In this form of the invention a container 50 is provided with a closure 52. The container is in all respects the same as the one previously described except that one or more notches 51 are formed in the wall of the container. These will be more fully explained presently. The container 50 has an opening therein surrounded by a neck 54, the neck having threads 56 thereon. The threads have Ll shoulders 64 and terminate at despaced from the adjacent shoulder. The under sides of the threads 56 have flat portions 62 just as the threads previously described.
The closure 52 is a cup-shaped member having lugs 74 thereon shaped the same as lugs 34 previously described, which co-operate with threads 56 to hold the closure on the container and permit the closure to be screwed onto the container and unscrewed therefrom, as well as to be pressed thereon when originally filled and capped. The closure 52 has, however, an additional skirt portion 53 depending below the lugs 74.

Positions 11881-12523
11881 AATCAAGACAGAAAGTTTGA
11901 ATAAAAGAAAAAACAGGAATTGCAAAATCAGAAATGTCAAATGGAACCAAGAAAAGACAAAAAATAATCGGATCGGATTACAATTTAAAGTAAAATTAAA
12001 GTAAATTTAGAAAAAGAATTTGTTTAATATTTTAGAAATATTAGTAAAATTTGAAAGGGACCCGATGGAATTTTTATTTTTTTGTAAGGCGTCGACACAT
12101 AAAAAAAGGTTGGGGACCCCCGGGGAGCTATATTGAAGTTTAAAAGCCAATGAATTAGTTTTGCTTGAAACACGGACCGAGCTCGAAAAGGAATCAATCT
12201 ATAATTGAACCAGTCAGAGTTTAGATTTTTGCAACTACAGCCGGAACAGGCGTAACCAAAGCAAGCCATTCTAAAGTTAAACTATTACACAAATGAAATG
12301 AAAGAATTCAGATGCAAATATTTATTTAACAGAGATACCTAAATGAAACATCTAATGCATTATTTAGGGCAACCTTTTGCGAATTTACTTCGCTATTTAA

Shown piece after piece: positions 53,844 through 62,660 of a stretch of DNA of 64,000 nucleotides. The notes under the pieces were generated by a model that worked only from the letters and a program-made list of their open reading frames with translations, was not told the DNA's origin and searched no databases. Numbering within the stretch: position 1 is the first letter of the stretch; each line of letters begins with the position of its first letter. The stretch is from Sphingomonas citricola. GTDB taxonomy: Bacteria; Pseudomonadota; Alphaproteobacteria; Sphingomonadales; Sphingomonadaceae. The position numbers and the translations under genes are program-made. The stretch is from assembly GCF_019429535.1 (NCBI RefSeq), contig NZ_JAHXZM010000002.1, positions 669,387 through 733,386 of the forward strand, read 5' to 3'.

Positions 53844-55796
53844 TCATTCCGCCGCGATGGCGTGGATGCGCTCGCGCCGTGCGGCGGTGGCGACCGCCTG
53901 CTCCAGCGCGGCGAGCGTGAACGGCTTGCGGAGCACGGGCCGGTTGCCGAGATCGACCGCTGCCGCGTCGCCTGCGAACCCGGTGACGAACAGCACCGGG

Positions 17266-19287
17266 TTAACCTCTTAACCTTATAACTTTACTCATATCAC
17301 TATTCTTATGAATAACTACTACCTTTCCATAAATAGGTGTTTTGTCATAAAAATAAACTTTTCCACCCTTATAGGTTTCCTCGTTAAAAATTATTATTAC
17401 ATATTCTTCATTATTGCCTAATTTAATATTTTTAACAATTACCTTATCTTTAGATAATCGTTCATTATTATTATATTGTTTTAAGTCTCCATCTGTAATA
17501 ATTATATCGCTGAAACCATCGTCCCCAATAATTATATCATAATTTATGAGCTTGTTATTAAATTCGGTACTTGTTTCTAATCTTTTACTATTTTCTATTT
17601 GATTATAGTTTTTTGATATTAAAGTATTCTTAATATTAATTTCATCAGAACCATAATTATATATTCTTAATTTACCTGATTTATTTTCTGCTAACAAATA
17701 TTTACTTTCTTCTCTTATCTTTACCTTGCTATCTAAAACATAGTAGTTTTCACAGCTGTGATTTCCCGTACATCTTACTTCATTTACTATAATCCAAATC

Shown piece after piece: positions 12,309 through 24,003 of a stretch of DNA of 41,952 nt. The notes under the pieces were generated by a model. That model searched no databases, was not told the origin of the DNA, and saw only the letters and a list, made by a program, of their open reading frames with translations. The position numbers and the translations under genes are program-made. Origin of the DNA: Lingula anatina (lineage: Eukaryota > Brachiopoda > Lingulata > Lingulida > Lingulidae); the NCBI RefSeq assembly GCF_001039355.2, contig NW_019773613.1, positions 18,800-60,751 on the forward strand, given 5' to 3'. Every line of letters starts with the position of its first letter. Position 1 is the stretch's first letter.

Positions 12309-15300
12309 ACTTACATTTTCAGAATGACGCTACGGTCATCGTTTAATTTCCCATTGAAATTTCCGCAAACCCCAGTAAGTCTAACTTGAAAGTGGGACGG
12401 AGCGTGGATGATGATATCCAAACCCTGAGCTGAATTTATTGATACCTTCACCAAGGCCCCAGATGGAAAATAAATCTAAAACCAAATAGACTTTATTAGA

The junction of the skirt portion 53 and the closure proper is severely weakened by being reduced in crosssection at 55. This may be accomplished by being thinned as shown, by the formation of slots 57 therein, or both.
At the lower edge of the skirt lugs 59' are formed, which lugs depend from the skirt as shown, and when the closure is in place, are received in the notches 51 in the container 50. Theinot'ches 51 and lugs 59 are so positioned that the latter will enter the former when lugs 74 are received in the entrances to grooves 58, etween terminals 66 and shoulders 64 'on the threads.
The closure 52 is provided with a sealing gasket 78 similar to the seal 38 previously described.
The closure disclosed in this form of the invention is initially placed on the container in the same manner as in the form previously described, that is, by locating lugs '74 in the entrances to grooves 58 and pushing the closure down until the lugs '74- snap under the threads 56' and engage the flat portions 62 to hold the closure on the container.
When it is desired to remove the closure it is simply unscrewed as in any screw-type closure. When that is done, the lugs 59are forced to remain in notches 51, so that the skirt 53 is held against movement. The weakened portion of the closure is then easily broken so that the upper portion of the closure can be removed, and reinstalled in a normal manner. The skirt portion having fulfilled its usefulness can be removed.